Asia

Philippine president's drug crackdown faces court challenge

  • Choi Kyung-jin, left, the widow of South Korean businessman Jee Ick-joo, who was kidnapped and later killed by his abductors, holds hands with their former househelp Marissa Morquicho at the start of the Philippine Senate probe in the killing Thursday, Jan. 26, 2017 in suburban Pasay city, south of Manila, Philippines. The killing of Jee prompted President Rodrigo Duterte to apologize to the South Korean government. Morquicho was kidnapped by abductors, who were later identified as active police officers, together with Jee but was released unharmed. (AP Photo/Bullit Marquez)

    Choi Kyung-jin, left, the widow of South Korean businessman Jee Ick-joo, who was kidnapped and later killed by his abductors, holds hands with their former househelp Marissa Morquicho at the start of the Philippine Senate probe in the killing Thursday, Jan. 26, 2017 in suburban Pasay city, south of Manila, Philippines. The killing of Jee prompted President Rodrigo Duterte to apologize to the South Korean government. Morquicho was kidnapped by abductors, who were later identified as active police officers, together with Jee but was released unharmed. (AP Photo/Bullit Marquez)  (The Associated Press)

  • Choi Kyung-jin, the widow of South Korean businessman Jee Ick-joo, who was kidnapped and later killed by his abductors, wipes her tears at the start of the Philippine Senate probe in the killing Thursday, Jan. 26, 2017 in suburban Pasay city, south of Manila, Philippines. The abductors were later identified as active police officers. (AP Photo/Bullit Marquez)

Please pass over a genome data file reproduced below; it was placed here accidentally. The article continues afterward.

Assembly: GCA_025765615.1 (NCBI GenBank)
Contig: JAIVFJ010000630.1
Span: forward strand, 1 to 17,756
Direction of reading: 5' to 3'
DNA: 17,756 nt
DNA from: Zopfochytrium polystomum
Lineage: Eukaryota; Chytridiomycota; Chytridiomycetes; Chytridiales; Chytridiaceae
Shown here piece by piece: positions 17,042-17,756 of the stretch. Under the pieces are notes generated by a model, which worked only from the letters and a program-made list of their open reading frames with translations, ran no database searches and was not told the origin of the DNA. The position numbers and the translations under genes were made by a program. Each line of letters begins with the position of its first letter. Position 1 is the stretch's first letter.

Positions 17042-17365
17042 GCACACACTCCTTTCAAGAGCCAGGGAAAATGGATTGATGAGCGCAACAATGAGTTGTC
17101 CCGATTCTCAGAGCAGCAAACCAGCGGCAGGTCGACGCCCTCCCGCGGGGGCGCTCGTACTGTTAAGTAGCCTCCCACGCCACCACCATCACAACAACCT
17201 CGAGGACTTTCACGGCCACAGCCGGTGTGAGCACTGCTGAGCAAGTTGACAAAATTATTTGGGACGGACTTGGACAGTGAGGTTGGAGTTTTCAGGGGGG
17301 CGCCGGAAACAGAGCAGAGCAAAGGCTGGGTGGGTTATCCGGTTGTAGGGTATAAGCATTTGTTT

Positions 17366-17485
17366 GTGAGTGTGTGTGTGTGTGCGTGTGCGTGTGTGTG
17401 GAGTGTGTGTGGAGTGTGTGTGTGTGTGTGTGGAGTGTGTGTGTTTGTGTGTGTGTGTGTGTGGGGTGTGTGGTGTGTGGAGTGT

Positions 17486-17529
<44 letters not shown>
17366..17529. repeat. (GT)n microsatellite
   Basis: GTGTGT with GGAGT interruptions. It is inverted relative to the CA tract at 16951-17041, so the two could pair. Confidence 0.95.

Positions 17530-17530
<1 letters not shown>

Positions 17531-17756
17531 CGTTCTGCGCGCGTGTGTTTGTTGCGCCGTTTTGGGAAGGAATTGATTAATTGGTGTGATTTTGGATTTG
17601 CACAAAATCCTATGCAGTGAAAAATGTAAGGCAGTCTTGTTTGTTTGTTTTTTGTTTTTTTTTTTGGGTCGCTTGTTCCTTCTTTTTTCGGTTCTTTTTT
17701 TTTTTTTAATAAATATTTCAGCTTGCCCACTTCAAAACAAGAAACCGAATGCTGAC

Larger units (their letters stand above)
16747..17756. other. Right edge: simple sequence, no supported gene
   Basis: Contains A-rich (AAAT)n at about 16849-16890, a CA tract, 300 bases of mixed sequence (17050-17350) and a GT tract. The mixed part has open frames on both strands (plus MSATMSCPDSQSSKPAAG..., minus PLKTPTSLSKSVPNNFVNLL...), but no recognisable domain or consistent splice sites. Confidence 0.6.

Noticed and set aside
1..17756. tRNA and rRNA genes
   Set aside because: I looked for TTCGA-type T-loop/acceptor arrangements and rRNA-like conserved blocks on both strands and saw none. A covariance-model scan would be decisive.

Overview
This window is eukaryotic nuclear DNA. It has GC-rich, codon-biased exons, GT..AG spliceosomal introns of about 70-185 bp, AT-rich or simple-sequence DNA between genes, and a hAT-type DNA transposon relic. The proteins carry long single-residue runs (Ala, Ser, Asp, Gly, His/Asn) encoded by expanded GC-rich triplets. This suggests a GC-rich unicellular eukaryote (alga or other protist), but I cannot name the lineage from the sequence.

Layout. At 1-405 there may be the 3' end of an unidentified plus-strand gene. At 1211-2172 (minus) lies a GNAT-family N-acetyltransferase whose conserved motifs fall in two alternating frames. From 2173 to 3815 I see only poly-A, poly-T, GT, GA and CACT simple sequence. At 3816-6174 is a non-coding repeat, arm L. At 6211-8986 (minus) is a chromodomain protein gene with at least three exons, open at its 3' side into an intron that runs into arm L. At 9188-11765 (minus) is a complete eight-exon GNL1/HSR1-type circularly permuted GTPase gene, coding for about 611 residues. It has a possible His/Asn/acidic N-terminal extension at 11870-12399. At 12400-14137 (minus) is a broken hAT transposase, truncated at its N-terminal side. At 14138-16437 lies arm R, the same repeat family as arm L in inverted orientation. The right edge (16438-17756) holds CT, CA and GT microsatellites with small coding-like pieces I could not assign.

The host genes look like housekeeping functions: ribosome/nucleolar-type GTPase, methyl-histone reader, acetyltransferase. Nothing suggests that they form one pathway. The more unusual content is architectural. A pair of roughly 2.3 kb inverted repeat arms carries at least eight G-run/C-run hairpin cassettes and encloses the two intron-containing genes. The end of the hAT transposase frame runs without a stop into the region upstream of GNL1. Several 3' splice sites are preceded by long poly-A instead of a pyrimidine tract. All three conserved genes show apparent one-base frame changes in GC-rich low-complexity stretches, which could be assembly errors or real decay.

Choi Kyung-jin, the widow of South Korean businessman Jee Ick-joo, who was kidnapped and later killed by his abductors, wipes her tears at the start of the Philippine Senate probe in the killing Thursday, Jan. 26, 2017 in suburban Pasay city, south of Manila, Philippines. The abductors were later identified as active police officers. (AP Photo/Bullit Marquez)  (The Associated Press)

  • Choi Kyung-jin, the widow of South Korean businessman Jee Ick-joo, who was kidnapped and later killed by his abductors, cries at the start of the Philippine Senate probe in the killing Thursday, Jan. 26, 2017 in suburban Pasay city, south of Manila, Philippines. The killing of Jee prompted President Rodrigo Duterte to apologize to the South Korean government. Abductors were later identified as active police officers. (AP Photo/Bullit Marquez)

    Choi Kyung-jin, the widow of South Korean businessman Jee Ick-joo, who was kidnapped and later killed by his abductors, cries at the start of the Philippine Senate probe in the killing Thursday, Jan. 26, 2017 in suburban Pasay city, south of Manila, Philippines. The killing of Jee prompted President Rodrigo Duterte to apologize to the South Korean government. Abductors were later identified as active police officers. (AP Photo/Bullit Marquez)  (The Associated Press)

A survivor of an alleged Philippine police raid that killed four other drug suspects has asked the Supreme Court to stop such operations and help him obtain police records to prove his innocence in a test case against the president's bloody crackdown.

Lawyer Romel Bagares says his client Efren Morillo, a survivor of the August police raid in Payatas village in metropolitan Manila, and other petitioners also asked the court to order police to stop threatening witnesses.

Bagares says four policemen shot Morillo and four other men whom they accused of being drug pushers. Morillo survived and denied police allegations that he and his friends were drug dealers or that they fought back during the raid.